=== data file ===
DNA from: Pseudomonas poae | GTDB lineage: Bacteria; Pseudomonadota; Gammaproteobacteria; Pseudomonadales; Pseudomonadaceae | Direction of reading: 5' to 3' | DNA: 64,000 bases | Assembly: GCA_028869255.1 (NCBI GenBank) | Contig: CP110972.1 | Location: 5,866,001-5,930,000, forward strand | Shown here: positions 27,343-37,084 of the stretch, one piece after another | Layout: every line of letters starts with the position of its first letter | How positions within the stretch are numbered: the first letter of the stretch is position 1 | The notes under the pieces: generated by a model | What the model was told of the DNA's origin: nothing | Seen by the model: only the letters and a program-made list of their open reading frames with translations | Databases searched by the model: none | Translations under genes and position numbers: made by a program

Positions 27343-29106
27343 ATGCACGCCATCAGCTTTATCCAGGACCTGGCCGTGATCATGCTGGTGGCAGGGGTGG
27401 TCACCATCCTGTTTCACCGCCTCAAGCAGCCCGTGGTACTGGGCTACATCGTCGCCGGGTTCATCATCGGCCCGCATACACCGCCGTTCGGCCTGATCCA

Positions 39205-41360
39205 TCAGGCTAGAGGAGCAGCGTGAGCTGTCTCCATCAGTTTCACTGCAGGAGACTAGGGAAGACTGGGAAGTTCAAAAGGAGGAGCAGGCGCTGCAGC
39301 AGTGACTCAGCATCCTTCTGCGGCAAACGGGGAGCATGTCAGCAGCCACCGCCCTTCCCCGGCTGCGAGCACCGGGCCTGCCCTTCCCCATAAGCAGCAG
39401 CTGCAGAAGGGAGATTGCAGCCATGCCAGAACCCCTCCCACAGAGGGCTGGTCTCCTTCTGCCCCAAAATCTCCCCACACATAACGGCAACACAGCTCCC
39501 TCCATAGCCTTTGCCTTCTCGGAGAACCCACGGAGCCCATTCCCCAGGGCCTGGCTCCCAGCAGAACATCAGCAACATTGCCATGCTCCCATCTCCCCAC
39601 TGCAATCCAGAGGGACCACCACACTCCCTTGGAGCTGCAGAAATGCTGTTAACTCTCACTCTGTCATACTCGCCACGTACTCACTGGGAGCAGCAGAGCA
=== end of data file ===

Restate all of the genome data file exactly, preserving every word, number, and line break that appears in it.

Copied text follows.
DNA from: Pseudomonas poae | GTDB lineage: Bacteria; Pseudomonadota; Gammaproteobacteria; Pseudomonadales; Pseudomonadaceae | Direction of reading: 5' to 3' | DNA: 64,000 bases | Assembly: GCA_028869255.1 (NCBI GenBank) | Contig: CP110972.1 | Location: 5,866,001-5,930,000, forward strand | Shown here: positions 27,343-37,084 of the stretch, one piece after another | Layout: every line of letters starts with the position of its first letter | How positions within the stretch are numbered: the first letter of the stretch is position 1 | The notes under the pieces: generated by a model | What the model was told of the DNA's origin: nothing | Seen by the model: only the letters and a program-made list of their open reading frames with translations | Databases searched by the model: none | Translations under genes and position numbers: made by a program

Positions 27343-29106
27343 ATGCACGCCATCAGCTTTATCCAGGACCTGGCCGTGATCATGCTGGTGGCAGGGGTGG
27401 TCACCATCCTGTTTCACCGCCTCAAGCAGCCCGTGGTACTGGGCTACATCGTCGCCGGGTTCATCATCGGCCCGCATACACCGCCGTTCGGCCTGATCCA

Positions 39205-41360
39205 TCAGGCTAGAGGAGCAGCGTGAGCTGTCTCCATCAGTTTCACTGCAGGAGACTAGGGAAGACTGGGAAGTTCAAAAGGAGGAGCAGGCGCTGCAGC
39301 AGTGACTCAGCATCCTTCTGCGGCAAACGGGGAGCATGTCAGCAGCCACCGCCCTTCCCCGGCTGCGAGCACCGGGCCTGCCCTTCCCCATAAGCAGCAG
39401 CTGCAGAAGGGAGATTGCAGCCATGCCAGAACCCCTCCCACAGAGGGCTGGTCTCCTTCTGCCCCAAAATCTCCCCACACATAACGGCAACACAGCTCCC
39501 TCCATAGCCTTTGCCTTCTCGGAGAACCCACGGAGCCCATTCCCCAGGGCCTGGCTCCCAGCAGAACATCAGCAACATTGCCATGCTCCCATCTCCCCAC
39601 TGCAATCCAGAGGGACCACCACACTCCCTTGGAGCTGCAGAAATGCTGTTAACTCTCACTCTGTCATACTCGCCACGTACTCACTGGGAGCAGCAGAGCA